But a communique issued after the talks said that enhanced aircraft and naval cooperation was discussed, while the allies would also examine options for Australia’s contributions to ballistic missile defense in the region.

 

Bishop said there existed between Australia and the United States “a clear instinct for collaboration across a wide area of endeavor.”

 

“There is a desire to share the burden of implementing regional and global peace and prosperity, security and stability,” she said.

 

Bishop added that there was no more important security partner for Australia than the US and their longstanding alliance “had never been stronger.”

 

But she said Canberra did not envisage Australian troops would return to Iraq, where the US is carrying out air strikes and humanitarian airdrops to try to combat jihadist fighters.

 

However, Australia has offered support for humanitarian relief.

 

Kerry also ruled out sending troops to Iraq.

 

Speaking at the start of the talks at Sydney’s harborside Admiralty House, he said the Australia-US relationship was “essential to the stability of the Asia-Pacific region.”

 

“We do face new challenges,” he said, citing North Korea and maritime disputes in the South China Sea.

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14 août 2014 4 14 /08 /août /2014 07:35
The Z-18F, China's new anti-submarine weapon


13.08.2014 Pacific Sentinel
 

To strengthen the anti-submarine capability of the People's Liberation Army Navy, Z-18F helicopters will likely serve on the Liaoning, the nation's first aircraft carrier and the Type 071 Yuzhao-class amphibious transport docks according to a report by Hangzhou-based Qianjiang Evening News published Aug. 12.
 
The paper cited a Chinese military website which stated that the Z-18F is likely a modified version of the Z-8F helicopter designed based on the French-built SA 321 Super Frelon. By looking at photos posted online, Li Xiaojian, a Chinese military expert told the paper that the Z-18F is probably equipped with four eight-tube sonobuoy launchers, allowing the helicopter to carry 32 sonobuoys. A US SH-60 Seahawk, in comparison, is only able to carry 25 sonobuoys, according to Li.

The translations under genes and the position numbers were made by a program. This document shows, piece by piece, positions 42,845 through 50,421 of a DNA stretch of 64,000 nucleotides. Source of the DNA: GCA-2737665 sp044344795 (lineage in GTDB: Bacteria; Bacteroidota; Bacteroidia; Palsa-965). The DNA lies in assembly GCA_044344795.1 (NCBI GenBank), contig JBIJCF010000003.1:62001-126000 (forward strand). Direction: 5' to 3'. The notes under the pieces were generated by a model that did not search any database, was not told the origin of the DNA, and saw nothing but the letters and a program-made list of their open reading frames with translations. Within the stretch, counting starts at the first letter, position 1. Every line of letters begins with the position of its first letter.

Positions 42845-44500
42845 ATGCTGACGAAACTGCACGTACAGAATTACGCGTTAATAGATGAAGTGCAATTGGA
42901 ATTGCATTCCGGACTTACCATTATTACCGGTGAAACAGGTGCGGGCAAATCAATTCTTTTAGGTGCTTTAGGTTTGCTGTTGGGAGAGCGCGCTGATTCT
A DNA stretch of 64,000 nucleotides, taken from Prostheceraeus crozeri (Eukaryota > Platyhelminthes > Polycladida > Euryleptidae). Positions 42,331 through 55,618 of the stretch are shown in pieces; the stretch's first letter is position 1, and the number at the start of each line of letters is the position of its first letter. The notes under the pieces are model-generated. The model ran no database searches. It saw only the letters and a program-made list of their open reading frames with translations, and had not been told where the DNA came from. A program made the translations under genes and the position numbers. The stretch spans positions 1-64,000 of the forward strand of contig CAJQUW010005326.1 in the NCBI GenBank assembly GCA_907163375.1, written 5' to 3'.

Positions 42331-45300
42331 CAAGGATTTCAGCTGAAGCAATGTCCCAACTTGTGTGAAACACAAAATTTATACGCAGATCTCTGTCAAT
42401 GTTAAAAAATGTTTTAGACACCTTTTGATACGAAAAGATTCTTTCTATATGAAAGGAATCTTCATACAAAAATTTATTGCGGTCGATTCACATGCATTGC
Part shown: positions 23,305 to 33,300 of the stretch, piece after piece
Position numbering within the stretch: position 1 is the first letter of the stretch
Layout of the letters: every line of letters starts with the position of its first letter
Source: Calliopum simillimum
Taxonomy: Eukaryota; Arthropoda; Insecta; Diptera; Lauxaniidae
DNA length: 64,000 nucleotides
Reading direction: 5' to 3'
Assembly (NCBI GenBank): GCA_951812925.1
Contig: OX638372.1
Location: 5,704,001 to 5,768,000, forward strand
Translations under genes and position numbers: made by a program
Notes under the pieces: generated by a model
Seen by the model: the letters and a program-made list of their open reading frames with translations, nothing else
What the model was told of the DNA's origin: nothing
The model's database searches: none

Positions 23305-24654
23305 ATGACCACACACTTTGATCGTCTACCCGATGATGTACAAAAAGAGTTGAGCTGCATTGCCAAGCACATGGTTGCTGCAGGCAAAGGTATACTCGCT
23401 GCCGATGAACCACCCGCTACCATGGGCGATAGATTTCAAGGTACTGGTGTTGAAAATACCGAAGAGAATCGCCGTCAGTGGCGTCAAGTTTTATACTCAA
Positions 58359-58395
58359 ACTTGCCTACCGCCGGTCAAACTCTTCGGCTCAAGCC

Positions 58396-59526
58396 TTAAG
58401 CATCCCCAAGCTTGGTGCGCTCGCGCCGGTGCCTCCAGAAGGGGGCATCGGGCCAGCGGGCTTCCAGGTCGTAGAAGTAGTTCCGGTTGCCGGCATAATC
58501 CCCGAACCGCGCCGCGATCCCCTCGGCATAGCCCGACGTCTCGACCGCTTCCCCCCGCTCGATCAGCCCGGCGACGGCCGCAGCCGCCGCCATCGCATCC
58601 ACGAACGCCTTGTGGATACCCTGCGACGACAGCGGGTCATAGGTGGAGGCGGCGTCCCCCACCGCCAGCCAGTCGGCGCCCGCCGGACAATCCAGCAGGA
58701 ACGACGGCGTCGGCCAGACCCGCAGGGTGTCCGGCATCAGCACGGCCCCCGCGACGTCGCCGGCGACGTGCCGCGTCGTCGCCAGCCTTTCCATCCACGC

Read the full story at Want China Times

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13 août 2014 3 13 /08 /août /2014 16:35
Japan’s New Remote Island Defense Plan

The Japanese government is stepping up efforts to increase both its presence and the population’s awareness of claims to remote islands off the western coast of its main islands. The plans include the stationing of troops, increased investment in development, and the strengthening of “maritime education.” While these plans target islands from as far north as Hokkaido all the way south to Okinawa, they are still primarily concerned with exerting Japan’s claims to islands that are disputed with China.

 

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12 août 2014 2 12 /08 /août /2014 16:35
Les militaires russes participeront à des exercices en Chine

 

11.08.2014 Par La Voix de la Russie

 

Environ 900 militaires russes de la région militaire Est sont partis pour la Chine où ils participeront aux exercices de l'Organisation de coopération de Shanghai (OCS) Mission de paix 2014.

 

Les manoeuvres auront lieu du 24 au 29 août avec la participation des contingents des cinq pays de l'OCS, à savoir la Russie, le Kazakhstan, le Kighizistan, la Chine et le Tadjikistan.

 

Les exercices engageront plus de 7 000 militaires des Etats membres de l'OCS.

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12 août 2014 2 12 /08 /août /2014 12:35
L’espace, nouvelle arène de rivalité entre le Japon et la Chine

 

12/08/2014 Par Natalia Aantakolskaïa, La Voix de la Russie – RIA Novosti